By Alleen Brown
By Maggie LaMaack
By CP Staff
By Jesse Marx
By Jesse Marx
By Maggie LaMaack
By Jake Rossen
"So we negotiate. We may get a social worker involved. We may talk to the primary care provider, and the HMO, and the family. This patient might at some point end up in a nursing home. But the nursing homes don't like to take people whose payor status isn't clear, and it's not easy to find a bed, and there's a strong emphasis on keeping people home as long as possible. And so he might be back here.
"We understand that the primary aim of managed care is to hold costs down by withholding services, and ideally you'd want to withhold unnecessary services. But that's a fine line."
This question of "withholding services" is something of a sore point with ER people. Like everyone, Sterner has heard the charge of "ER abuse," which comes down to the premise that anyone who's not critical shouldn't be here. He bristles a little at the figure generally thrown around--that an ER visit is three times as expensive as one at a clinic--noting that that's based on billings inflated to make up for insurance companies' discounts. According to a study published in last month's New England Journal of Medicine, the true cost of ER care for a noncritical case is only about 50 percent more than a clinic visit, due mostly to the expense of equipment and round-the-clock staffing.
That's still a fair chunk, and Sterner acknowledges that "a lot of the patients we see could be seen somewhere else in the health care system. But that's assuming"--now his trademark grin turns sarcastic--"that there is such a system."
If you've been sick lately, you probably know the story. You don't just walk into a doctor's office. You have to figure out which plan you're on, which clinics are approved, whether you have to call a help line first to get permission. You have to be prepared to wait a couple of weeks for an appointment. You need a phone, a babysitter, transportation, and of course you must be able to speak both English and insurance jargon. A recent study found that close to 40 percent of patients at large, public-hospital emergency rooms were "medically illiterate" to the point where they couldn't read the instructions on a prescription bottle, much less navigate the requirements of the average health plan.
"And even if they do all that," Sterner says, "and they finally get in to see a physician, if there's any barrier--education, language, whatever--then that physician is scheduled for six patients an hour. It's not like Marcus Welby. They don't have time to sit down and talk for an hour and figure things out."
"A lot of things are falling through the cracks. We're going from a cottage industry to a really, really big business that's turning out big dollars, and there are some very large corporations that are trying to make it a system by combining and coordinating services. But we have a tremendous number of patients who are bouncing all over the place, and they end up here."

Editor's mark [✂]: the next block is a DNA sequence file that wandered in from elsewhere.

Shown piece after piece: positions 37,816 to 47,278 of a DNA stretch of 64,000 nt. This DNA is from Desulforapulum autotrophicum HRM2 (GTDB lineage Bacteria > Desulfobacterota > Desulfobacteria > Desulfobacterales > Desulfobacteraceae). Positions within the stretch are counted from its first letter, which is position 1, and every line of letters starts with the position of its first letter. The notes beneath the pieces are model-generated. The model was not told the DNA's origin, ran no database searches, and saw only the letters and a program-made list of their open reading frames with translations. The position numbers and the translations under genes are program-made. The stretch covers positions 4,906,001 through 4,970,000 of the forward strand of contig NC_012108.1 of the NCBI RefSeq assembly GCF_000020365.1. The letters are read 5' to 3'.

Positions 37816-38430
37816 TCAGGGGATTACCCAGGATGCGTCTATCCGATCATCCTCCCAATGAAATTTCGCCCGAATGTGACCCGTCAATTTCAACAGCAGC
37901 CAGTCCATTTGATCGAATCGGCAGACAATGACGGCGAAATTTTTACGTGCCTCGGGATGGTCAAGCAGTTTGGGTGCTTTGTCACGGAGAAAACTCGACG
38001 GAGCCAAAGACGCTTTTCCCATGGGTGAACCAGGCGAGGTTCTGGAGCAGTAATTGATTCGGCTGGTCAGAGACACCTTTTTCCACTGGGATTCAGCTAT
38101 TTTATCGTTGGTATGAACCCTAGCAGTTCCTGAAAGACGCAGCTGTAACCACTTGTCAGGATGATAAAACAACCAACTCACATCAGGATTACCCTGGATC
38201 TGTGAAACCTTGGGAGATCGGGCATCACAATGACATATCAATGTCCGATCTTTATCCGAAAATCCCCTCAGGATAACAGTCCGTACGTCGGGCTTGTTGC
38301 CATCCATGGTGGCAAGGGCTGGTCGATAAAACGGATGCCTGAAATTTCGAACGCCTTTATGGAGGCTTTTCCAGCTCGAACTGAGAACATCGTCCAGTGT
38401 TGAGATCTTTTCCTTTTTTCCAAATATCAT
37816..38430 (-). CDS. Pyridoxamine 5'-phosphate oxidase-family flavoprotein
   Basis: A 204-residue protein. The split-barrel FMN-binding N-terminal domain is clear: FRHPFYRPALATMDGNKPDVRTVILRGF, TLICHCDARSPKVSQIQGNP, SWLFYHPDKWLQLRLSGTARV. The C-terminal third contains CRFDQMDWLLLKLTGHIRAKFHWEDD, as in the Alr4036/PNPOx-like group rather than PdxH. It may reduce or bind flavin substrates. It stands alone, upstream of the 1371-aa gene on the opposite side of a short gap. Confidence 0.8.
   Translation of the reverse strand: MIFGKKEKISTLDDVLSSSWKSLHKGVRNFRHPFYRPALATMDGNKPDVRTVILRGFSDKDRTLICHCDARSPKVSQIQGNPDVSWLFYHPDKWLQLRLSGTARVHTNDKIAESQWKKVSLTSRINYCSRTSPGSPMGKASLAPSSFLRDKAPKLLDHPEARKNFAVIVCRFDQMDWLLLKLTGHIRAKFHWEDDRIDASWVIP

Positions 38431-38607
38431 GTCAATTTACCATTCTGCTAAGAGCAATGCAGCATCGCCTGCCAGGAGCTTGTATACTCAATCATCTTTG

During rounds, Sterner stops at one of the back cubes, where an older man is sitting on his bed, bent down so far his head points toward the ground. He's been letting out long, low moans every now and again. "What's wrong?" the resident asks as Sterner hangs back. "I'm just tired." "What--tired of the waiting? Your kidney disease?" "No. All of this. My whole body hurts. When I try to sleep at night, it just hurts all over. I can tell you there's something wrong. I can tell I'm getting weaker." "Well," the resident says, "you know, there's a doctor who's been following you for this--"
"Please," the man interrupts. "I just want someone to do something. Run a test. Do something. If you have to put me in the hospital, put me in the hospital. If I'm going to be in a wheelchair, at least get me prepared for it."
"But, sir, this is the emergency department. We don't have a lot of the equipment that we could use to run tests. We can look at your records, and maybe get an appointment for you and get things going in the right direction."
"But that's what everybody is telling me," the man's head drops again. "I'm telling you, this is getting too much for me. I can't take this anymore. I've been trying, but--I'm only keeping going because of my poor mother. She's real sick. I know that if something happened to me, it would kill her."
From the bottom-up perspective of the emergency room, it looks as if almost every time things tighten somewhere up the line--even when the changes appear benign--the chips fall down here. Like the advances in medical technologies that have made it possible to do complex procedures without keeping patients overnight. This has allowed hospitals to eliminate costly inpatient beds, which in turn puts more pressure on the people guarding the door.
"Our patient population has gotten a lot sicker," Sterner says, "and there's more of an effort to keep them out of the hospital. Here, any patient who stays for less than 24 hours [after being moved from the ER to a unit] is considered an inappropriate admission, and we catch heat for that. We've been able to keep our rate down pretty well, to about 1 percent. But it's always at the back of our minds. So we treat patients very aggressively for six or eight hours, and send them home. There's a girl back there who probably has a kidney infection, and that would have been a no-brainer 10 years ago--stick a line in her and send her upstairs. Now we load her up with antibiotics, check her white counts, give her some medication, and send her home. And she might be here tomorrow and we might start the same thing all over again."